We received redline proofs from our book, The Bakken: An Archaeology of An Industrial Landscape on Friday. I spent the weekend being politely overwhelmed by the prospects of tidying up a 40,000 word text in less than a week, but, yesterday, I got on with the program in earnest. So far, I’ve been relieved the the text is pretty tidy, but like any text that has come into being over the course of a couple years, rather than a couple months, there are consistency and style issues:
1. Second Person or Impersonal. When I first started working on the the book, I allowed myself to use the second person a bit: “you will see on the left an important workforce housing site.” As the book went through various revisions, I decided that this was a lazy way to write and not particularly consonant with the style in the vintage tourist guides that I was trying to imitated. With each revisions, I’ve found a few more examples of second person to the stamped out.
2. Adverbs. My writing – particularly in early drafts – reads like an adverb truck dumped its contents all over the page. I use adverbs relentlessly (see what I did there) both out of habit and to add sparkle to my prose. But like Usain Bolt’s limited edition Hublot chronograph, there can be too much of a good thing. While ites, green, and gold go a long way to celebrate Bolt’s legacy, my adverbial bling makes for some mighty tedious reading. My book could lose about 60% of its adverbs with no ill-effect.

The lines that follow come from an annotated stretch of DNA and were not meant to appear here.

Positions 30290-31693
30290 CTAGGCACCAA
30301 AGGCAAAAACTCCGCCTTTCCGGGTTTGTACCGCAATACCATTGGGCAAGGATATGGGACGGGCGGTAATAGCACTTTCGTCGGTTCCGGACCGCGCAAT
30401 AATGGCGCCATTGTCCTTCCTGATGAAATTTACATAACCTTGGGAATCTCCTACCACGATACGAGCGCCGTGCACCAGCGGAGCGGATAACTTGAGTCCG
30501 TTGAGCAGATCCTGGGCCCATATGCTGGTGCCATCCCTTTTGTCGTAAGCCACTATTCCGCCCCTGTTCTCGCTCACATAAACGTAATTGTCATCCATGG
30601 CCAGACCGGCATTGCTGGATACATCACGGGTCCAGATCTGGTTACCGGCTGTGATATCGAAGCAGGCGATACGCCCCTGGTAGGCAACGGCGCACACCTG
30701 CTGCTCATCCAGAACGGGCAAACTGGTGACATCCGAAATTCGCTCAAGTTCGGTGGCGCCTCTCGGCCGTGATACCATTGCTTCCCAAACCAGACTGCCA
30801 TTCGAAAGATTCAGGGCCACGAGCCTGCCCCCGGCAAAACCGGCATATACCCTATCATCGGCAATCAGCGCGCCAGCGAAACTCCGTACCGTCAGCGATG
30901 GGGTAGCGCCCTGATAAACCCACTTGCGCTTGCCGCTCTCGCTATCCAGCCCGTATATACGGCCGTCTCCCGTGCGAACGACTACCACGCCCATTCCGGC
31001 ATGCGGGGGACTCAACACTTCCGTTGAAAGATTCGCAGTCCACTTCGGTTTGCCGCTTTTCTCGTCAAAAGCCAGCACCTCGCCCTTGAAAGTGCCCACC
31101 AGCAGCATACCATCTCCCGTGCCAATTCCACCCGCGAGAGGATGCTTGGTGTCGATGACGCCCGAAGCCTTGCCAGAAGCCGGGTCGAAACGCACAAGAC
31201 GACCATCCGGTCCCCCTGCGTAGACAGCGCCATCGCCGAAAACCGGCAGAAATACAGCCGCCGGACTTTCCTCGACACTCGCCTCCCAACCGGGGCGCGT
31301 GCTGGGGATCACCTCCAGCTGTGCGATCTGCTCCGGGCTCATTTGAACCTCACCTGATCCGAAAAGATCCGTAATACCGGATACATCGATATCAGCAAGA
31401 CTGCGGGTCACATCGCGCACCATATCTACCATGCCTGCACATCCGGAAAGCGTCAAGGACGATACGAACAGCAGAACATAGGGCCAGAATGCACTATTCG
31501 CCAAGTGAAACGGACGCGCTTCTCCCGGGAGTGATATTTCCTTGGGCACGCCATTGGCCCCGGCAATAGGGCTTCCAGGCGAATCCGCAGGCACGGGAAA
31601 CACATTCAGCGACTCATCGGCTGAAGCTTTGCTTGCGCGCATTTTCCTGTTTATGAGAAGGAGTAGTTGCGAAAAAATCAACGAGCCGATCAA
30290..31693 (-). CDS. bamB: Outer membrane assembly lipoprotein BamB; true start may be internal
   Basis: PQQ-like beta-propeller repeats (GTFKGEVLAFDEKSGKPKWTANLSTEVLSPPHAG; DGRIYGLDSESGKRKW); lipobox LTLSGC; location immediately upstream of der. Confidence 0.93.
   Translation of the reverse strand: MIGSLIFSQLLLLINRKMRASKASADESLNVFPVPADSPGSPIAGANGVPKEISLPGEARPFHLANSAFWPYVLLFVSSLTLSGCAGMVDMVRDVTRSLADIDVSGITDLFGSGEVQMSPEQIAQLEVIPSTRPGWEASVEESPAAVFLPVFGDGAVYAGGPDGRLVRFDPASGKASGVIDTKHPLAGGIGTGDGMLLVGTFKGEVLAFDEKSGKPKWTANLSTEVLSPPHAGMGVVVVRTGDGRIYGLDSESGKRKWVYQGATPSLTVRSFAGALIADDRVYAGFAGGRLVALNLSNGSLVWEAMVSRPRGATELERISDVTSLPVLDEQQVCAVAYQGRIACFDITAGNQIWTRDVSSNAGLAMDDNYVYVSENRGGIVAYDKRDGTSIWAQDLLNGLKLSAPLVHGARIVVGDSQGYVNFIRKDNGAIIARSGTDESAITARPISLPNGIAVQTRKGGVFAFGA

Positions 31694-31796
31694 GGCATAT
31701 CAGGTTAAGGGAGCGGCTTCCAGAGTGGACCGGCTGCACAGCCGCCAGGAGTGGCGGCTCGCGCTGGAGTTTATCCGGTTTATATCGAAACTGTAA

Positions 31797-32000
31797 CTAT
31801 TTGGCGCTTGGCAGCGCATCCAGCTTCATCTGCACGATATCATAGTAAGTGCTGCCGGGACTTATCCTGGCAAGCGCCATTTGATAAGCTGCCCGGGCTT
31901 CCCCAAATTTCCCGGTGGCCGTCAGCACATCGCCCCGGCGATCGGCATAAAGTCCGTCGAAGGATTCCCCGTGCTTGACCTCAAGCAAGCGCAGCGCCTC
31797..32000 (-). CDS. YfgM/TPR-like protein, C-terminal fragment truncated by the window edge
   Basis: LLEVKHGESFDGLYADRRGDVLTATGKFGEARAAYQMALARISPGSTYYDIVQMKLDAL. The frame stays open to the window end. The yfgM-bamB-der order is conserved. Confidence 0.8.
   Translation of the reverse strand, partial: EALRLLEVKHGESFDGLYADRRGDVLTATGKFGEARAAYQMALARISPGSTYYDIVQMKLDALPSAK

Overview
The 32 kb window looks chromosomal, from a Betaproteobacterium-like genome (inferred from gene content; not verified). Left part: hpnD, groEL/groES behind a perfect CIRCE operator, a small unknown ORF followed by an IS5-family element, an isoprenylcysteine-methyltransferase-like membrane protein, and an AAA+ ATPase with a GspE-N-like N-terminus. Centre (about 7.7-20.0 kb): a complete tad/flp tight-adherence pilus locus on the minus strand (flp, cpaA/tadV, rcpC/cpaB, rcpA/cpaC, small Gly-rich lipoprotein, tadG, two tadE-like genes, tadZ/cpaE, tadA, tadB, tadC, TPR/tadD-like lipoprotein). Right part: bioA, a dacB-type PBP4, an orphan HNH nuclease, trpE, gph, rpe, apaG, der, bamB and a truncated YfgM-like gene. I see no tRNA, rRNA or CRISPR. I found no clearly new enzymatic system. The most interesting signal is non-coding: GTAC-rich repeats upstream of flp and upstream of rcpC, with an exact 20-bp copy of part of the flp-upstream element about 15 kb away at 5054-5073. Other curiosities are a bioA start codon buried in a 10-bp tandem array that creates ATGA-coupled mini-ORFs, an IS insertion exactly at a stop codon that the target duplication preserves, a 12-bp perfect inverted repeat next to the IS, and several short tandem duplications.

3. Details. At a picnic yesterday to welcome new and returning graduate students, we were discussing ways to get our students to pay more attention to details. I stood awkwardly silent because I am not a detail oriented person (as any reader of this blog knows). In fact, most of my career has involved me surrounding myself with people who’s attention to detail can compensate for my own inattentiveness. The copy editing to The Bakken is first rate, but there are matters of detail and precision throughout that I need to tidy up before the book is typeset. I can’t imagine catching all the little problems in the text, but I can certainly catch most of them.
The plan is to have the text done before Friday morning, but we’ll see how that goes! Until then, everything else is on hold (except meetings, other articles, web site stuff, teaching preparation, and just keeping my head above water).